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Hedging With Futures And Options: A Demand Systems Approach

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  • Frechette, Darren L.
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    Abstract

    The optimal hedging portfolio is shown to include both futures and options under a variety of circumstances when the marginal cost of hedging is non-zero. Futures and options are treated as substitute goods, and properties of the resulting hedging demand system are explained. The overall optimal hedge ratio is shown to increase when the marginal cost of trading options is reduced. The overall optimal hedge ratio is shown to decrease when the marginal cost of trading futures is decreased. The implication is that hedging demand can be stimulated by reducing the perceived cost of trading options, by educating hedgers about options and by initiating programs like the Dairy Options Pilot Program. The demand systems approach is applied to estimate optimal hedge ratios for dairy producers hedging corn inputs in five regions of Pennsylvania.

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    File URL: http://purl.umn.edu/18941
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    Bibliographic Info

    Paper provided by NCR-134 Conference on Applied Commodity Price Analysis, Forecasting, and Market Risk Management in its series 2000 Conference, April 17-18 2000, Chicago, Illinois with number 18941.

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    Date of creation: 2000
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    Handle: RePEc:ags:ncrtci:18941

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    Web page: http://www.agebb.missouri.edu/ncrext/ncr134/

    Related research

    Keywords: Hedging; Options; Futures; Marketing;

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    1. Viaene, J-M. & De Vries, C.G., 1989. "International Trade And Exchange Rate Volatility," Papers 8905, Erasmus University of Rotterdam - Institute for Economic Research.
    2. Yusif Simaan, 1993. "What is the Opportunity Cost of Mean-Variance Investment Strategies?," Management Science, INFORMS, vol. 39(5), pages 578-587, May.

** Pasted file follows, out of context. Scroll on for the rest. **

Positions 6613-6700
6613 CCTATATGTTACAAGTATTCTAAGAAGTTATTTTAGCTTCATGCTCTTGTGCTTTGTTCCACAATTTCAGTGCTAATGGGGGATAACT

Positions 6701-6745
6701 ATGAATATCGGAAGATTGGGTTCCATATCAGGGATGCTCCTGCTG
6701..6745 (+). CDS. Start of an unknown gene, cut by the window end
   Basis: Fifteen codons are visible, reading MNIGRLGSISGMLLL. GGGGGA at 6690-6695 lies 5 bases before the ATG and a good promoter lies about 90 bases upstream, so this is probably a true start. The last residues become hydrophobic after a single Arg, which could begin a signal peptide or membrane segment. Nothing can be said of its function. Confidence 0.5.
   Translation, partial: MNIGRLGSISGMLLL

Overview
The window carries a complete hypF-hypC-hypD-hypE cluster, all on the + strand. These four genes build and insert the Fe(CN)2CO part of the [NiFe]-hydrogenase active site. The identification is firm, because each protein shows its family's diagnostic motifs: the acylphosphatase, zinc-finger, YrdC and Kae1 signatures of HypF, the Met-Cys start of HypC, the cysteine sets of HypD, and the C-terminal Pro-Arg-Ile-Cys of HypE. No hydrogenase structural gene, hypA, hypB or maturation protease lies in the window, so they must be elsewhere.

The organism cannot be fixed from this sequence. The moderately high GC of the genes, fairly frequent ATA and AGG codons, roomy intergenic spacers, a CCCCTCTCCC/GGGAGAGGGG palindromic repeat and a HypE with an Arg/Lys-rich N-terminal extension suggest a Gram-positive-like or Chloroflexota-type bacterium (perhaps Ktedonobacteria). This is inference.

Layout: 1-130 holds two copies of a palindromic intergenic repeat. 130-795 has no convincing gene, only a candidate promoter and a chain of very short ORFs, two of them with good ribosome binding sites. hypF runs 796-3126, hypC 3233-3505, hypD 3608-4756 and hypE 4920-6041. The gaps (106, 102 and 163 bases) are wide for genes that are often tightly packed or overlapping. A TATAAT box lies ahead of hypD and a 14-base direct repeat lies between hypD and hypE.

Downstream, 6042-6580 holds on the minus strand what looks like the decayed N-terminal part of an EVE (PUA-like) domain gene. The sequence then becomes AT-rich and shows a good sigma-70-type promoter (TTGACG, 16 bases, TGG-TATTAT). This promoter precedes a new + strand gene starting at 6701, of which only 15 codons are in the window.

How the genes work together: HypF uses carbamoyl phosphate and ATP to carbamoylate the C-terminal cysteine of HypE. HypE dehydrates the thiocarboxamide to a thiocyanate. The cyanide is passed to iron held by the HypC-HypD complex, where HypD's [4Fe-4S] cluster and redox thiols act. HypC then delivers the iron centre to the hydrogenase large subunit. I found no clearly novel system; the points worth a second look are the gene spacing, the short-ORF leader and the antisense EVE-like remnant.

3. Lapan, Harvey E. & Moschini, GianCarlo & Hanson, Steven D., 1991. "Production Hedging and Speculative Decisions with Options and Future Markets," Staff General Research Papers 10810, Iowa State University, Department of Economics.
    4. Bond, Gary E. & Thompson, Stanley R. & Geldard, Jane M., 1985. "Basis Risk And Hedging Strategies For Australian Wheat Exports," Australian Journal of Agricultural Economics, Australian Agricultural and Resource Economics Society, vol. 29(03), December.
    5. Turnovsky, Stephen J, 1983. "The Determination of Spot and Futures Prices with Storable Commodities," Econometrica, Econometric Society, vol. 51(5), pages 1363-87, September.
    6. Lence, Sergio H., 1996. "Relaxing the Assumptions of Minimum-Variance Hedging," Staff General Research Papers 5156, Iowa State University, Department of Economics.
    7. Darren L. Frechette, 2000. "The Demand for Hedging and the Value of Hedging Opportunities," American Journal of Agricultural Economics, Agricultural and Applied Economics Association, vol. 82(4), pages 897-907.
    8. Lence, Sergio H., 1995. "The Economic Value of Minimum-Variance Hedges," Staff General Research Papers 5053, Iowa State University, Department of Economics.
    9. Hirshleifer, David, 1988. "Risk, Futures Pricing, and the Organization of Production in Commodity Markets," Journal of Political Economy, University of Chicago Press, vol. 96(6), pages 1206-20, December.
    10. Briys, Eric & Crouhy, Michel & Schlesinger, Harris, 1993. "Optimal hedging in a futures market with background noise and basis risk," European Economic Review, Elsevier, vol. 37(5), pages 949-960, June.
    11. Lapan, Harvey E. & Moschini, GianCarlo, 1994. "Futures Hedging Under Price, Basis and Production Risk," Staff General Research Papers 10041, Iowa State University, Department of Economics.
    12. Castelino, Mark G, 1989. "Basis Volatility: Implications for Hedging," Journal of Financial Research, Southern Finance Association & Southwestern Finance Association, vol. 12(2), pages 157-72, Summer.
    13. Meyer, Jack, 1987. "Two-moment Decision Models and Expected Utility Maximization," American Economic Review, American Economic Association, vol. 77(3), pages 421-30, June.
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